Old Dutch Foods is a snack manufacturer, primarily known for their brands of potato chips. They only tend to distribute in the northern United States and Canada. Dutch Crunch is Old Dutch’s brand of kettle chips, and our preferred brand of potato chips with an unparalleled Salt & Vinegar flavor.
If you’re eating locally in the Midwest, you’ve probably encountered a plate of Old Dutch branded chips. They’re unmistakeable: they have a fresh potato flavor, are always way too salty. and are soaked in oil that covers your fingertips as you eat.
It sounds kind of awful when you put it like that, but it’s a typical comfort food for the Midwesterner. Whether the chips are tucked into a roast beef and mayo sandwich, used to scoop out Old Dutch-branded french onion dip, or just eaten on their own: it’s a distinctive mark of the region, as you can’t find them anywhere else in the United States of America.
We’ll bring the distinctive flavor of a Midwestern Bistro to the rest of America after the jump.
When we opened the bag, we were instantly greeted with a blast of funky garlic smell. This bag was so funky we expected George Clinton to climb out of it. Seriously, these chips smelled so much like garlic that all the vampires in our house shriveled up and died.
The flavor is spicy, garlicky, and salty. That’s about it. The bag bravely boasts ‘garden flavors’, so we expected more adventurous flavors, like rosemary or sage. Quite a few potato chips on the market are now striving to emulate the fresh tastes of homegrown herbs. This isn’t even close; it’s mostly garlic powder and cayenne. We thought this was supposed to taste like a fancy French bistro!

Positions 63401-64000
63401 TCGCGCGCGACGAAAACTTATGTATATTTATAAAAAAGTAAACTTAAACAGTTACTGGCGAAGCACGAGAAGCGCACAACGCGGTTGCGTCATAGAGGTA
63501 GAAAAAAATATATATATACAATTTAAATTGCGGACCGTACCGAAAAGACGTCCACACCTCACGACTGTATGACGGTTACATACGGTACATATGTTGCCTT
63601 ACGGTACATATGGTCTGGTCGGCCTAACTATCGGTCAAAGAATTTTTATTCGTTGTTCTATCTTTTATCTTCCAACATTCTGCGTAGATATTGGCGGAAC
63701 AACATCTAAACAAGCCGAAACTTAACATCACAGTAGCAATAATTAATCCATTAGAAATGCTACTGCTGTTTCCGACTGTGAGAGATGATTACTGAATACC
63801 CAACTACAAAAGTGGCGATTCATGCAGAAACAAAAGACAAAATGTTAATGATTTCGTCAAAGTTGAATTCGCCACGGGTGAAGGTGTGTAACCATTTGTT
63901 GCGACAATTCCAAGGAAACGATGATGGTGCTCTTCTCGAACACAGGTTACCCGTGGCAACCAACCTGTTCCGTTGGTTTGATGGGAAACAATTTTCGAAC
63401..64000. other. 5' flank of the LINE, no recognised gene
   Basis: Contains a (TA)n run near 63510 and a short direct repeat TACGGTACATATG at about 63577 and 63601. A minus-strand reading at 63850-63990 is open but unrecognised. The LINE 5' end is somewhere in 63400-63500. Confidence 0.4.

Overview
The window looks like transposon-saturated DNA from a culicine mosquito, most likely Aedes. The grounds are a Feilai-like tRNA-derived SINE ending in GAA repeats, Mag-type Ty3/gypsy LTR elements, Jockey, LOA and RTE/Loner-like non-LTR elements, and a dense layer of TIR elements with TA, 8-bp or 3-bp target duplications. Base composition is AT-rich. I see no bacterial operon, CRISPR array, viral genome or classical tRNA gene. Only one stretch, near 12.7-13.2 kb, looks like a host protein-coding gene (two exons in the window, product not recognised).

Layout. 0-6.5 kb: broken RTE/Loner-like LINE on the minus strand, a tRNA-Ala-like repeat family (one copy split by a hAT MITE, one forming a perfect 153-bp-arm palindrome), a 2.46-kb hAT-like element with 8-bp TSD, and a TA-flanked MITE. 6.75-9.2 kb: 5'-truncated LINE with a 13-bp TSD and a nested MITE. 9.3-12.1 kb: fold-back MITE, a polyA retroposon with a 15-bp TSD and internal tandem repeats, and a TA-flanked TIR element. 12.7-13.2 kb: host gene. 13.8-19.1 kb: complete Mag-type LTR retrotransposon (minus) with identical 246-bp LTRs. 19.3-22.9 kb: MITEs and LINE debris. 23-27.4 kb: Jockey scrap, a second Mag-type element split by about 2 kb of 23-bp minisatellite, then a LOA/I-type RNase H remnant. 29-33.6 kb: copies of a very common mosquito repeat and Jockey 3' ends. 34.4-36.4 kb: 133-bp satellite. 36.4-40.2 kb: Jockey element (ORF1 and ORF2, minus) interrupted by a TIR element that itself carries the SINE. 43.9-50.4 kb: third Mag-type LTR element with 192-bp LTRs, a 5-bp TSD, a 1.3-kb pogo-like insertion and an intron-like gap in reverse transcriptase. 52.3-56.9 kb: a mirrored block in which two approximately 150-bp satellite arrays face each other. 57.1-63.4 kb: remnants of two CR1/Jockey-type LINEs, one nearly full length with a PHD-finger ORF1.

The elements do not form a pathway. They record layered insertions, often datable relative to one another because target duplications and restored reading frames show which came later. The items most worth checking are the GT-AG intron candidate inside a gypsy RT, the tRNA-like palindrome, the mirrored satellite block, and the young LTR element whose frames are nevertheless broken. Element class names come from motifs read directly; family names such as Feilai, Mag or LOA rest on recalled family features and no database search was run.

It’s very similar to their Jalapeño & Cheddar flavor, with the only quantifiable differences being the spice proportions and the lack of cheese. If we were served them side by side, we’re not sure we’d know which one was which. We’re not even sure we would prefer the Bistro Blend, as the Jalapeño & Cheddar flavor has a bit more balance thanks to the cheese.
We can’t say that we’ve ever encountered this titular bistro blend in our life. Maybe we’re not cultured in cuisine enough, but when we’ve encountered Old Dutch chips in restaurant settings, it’s almost always been their plain-flavored rippled variety. We’ll admit that we’re not the kind to dine in “bistros” in the first place, but the only restaurant that has served Old Dutch chips in was a low-down hamburger bar where french fries cost extra.
This was a disappointing flavor. We were hoping to get a complex blend of herbs and spices that would tantalize our tongues with something that approached “fancy”. Instead, we got an atomic bomb of salt. Seriously, why are these so salty? The same brand of Salt and Vinegar chips aren’t as mouth-burningly salty as these! Was this a fluke?
3 out of 5 – Worth Trying (Wouldn’t Get It Again)
These chips aren’t bad. In fact, they’re pretty dang good, but the overpowering saltiness and garlic flavors made it difficult to eat more than a few at a time. If this bag of chips was a little more balanced with the salt, and had more flavors other than overwhelming garlic, this would’ve been a real winner. As it is, it’s too much in too little places.